Former C’down cop’s sad legacy

Skipton Leading Senior Constable Craig Walker and Camperdown Senior Sergeant Bill Caldow join Donna Bowman on a stretch of her 3000km walk which she has undertaken after the death of her husband, former Leading Senior Constable Tony Bowman. She hopes her efforts will raise awareness about the effects of Post Traumatic Stress Disorder.

As Donna Bowman walked into Camperdown on Friday, memories of her husband Tony, hard at work at the local police station came to mind.

Tony Bowman was a leading senior constable at the Camperdown station throughout the 90s, but after leaving the force some years ago he, sadly, took his own life about this time last year.

“We didn’t see it coming at all,” Mrs Bowman said.

“I’d known him for 28 years and he was the same that night as he was any other night.

“He was never diagnosed with depression or Post Traumatic Stress Disorder (PTSD) or anything like that.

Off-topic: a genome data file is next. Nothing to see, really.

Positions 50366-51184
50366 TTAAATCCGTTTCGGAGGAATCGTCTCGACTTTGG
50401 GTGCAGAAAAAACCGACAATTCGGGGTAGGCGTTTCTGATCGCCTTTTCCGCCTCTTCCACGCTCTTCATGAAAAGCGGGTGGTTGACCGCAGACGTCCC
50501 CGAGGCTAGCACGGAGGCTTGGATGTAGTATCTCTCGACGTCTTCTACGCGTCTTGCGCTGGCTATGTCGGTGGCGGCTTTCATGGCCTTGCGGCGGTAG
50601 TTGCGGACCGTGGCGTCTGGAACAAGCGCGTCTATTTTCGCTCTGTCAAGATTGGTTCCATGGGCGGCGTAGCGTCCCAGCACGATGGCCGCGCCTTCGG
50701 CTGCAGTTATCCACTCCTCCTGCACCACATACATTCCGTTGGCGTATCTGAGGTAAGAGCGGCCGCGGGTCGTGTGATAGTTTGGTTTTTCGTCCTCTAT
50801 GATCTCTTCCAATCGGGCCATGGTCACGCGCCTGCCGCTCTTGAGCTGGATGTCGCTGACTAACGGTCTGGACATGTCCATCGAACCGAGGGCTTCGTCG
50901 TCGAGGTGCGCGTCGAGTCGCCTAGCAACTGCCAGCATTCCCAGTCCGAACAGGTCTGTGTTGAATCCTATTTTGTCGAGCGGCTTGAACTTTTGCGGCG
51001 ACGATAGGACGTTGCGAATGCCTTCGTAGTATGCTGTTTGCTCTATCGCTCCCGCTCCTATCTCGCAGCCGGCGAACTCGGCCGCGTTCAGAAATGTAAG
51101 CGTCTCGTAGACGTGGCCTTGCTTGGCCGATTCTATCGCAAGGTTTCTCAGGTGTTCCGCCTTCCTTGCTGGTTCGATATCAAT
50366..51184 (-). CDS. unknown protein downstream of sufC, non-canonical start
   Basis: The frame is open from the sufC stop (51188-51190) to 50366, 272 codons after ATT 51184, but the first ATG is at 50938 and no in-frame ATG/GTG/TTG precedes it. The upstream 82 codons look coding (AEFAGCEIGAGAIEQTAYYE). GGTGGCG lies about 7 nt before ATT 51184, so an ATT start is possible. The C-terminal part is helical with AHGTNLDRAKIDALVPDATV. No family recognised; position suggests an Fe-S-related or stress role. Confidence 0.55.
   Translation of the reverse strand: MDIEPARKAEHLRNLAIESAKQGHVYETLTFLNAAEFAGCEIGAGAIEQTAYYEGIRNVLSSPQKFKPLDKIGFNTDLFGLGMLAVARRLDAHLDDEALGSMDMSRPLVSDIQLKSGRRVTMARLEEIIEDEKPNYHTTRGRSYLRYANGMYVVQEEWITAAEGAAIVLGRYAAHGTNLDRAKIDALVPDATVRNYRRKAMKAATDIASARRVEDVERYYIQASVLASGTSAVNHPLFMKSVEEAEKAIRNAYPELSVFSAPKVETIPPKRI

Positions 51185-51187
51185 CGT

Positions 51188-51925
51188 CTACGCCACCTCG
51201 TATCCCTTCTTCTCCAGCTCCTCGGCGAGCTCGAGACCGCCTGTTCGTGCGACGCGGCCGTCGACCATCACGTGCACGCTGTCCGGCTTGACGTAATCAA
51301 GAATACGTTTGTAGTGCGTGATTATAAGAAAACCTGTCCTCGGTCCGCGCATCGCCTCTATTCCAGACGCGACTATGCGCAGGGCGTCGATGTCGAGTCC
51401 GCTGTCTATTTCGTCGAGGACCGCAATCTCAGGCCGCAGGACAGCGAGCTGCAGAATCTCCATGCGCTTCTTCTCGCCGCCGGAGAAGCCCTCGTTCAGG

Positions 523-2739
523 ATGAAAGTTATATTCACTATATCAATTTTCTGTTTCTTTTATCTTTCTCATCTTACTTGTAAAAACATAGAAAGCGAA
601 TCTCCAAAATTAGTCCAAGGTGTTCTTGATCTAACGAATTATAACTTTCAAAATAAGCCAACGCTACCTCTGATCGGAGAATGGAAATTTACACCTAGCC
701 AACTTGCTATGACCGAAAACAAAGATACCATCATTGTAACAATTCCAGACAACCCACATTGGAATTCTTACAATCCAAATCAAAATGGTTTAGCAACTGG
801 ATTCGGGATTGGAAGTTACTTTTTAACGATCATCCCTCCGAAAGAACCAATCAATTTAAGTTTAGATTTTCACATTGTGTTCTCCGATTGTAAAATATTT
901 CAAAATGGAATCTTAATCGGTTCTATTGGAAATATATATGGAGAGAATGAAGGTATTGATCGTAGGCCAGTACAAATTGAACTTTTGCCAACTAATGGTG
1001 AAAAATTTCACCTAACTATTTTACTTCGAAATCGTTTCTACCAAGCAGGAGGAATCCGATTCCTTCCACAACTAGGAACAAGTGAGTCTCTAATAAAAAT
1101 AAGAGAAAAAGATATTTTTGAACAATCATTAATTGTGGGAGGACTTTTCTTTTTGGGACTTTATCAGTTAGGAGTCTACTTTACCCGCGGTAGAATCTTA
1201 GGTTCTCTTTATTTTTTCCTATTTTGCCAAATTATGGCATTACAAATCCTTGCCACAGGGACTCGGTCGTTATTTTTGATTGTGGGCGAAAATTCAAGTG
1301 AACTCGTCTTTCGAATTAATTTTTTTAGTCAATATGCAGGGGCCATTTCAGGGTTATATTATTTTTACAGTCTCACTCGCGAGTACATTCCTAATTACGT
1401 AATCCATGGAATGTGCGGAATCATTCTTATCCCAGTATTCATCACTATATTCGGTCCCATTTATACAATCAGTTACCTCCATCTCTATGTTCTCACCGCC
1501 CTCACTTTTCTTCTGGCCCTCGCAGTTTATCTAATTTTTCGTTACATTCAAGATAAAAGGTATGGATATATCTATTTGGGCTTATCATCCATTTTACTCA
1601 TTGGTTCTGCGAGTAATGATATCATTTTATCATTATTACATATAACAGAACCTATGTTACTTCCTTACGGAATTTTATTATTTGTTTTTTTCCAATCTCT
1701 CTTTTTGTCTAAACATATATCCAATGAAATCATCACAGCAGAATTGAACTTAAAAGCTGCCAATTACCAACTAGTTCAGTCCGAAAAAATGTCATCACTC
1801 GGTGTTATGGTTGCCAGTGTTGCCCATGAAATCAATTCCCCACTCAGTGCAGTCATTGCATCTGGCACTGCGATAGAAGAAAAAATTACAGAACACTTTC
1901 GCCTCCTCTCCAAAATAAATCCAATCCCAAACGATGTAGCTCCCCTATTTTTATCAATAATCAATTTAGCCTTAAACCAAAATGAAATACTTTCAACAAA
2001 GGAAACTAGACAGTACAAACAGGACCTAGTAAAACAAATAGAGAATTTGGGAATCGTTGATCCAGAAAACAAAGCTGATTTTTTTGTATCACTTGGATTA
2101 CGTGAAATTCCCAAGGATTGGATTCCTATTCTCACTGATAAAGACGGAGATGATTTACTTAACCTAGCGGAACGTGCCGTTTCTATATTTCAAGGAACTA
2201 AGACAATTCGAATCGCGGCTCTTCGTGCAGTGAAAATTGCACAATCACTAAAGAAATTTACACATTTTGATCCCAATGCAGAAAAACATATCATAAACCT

“We’ll never know why he did what he did, there was no note.”

Mrs Bowman strode into Camperdown on the latest leg of her ‘Those Left Behind’ awareness and fundraising walk, which will see her walk 3000 kilometres around Victoria to draw attention to the people left behind in such tragic circumstances.

Along the way she hopes to raise awareness about the stress police members can find themselves under, the need to talk about their feelings and to seek help.

“I can’t say that Tony had PTSD, but I do know that what police see on a day to day basis can be incredibly confronting and distressing,” Mrs Bowman said.

“They see the worst of humanity.

“I want police members to be able to talk about what they’ve seen and how they’re feeling and to know that it’s okay to do that.

“I want to break down any stigmas that might stop people from talking and seeking help.”

The walk is expected to take two months and funds raised along the way will be donated to the Victoria Police Psychology Unit to help others dealing with the suicide of a loved one.

Mrs Bowman said the resources and help provided through the unit was the reason she was alive today.

“I’m doing this to save lives and to help those who have been left behind,” she said.

“It’s helping me overcome the trauma by making something good come out of something so tragic.”

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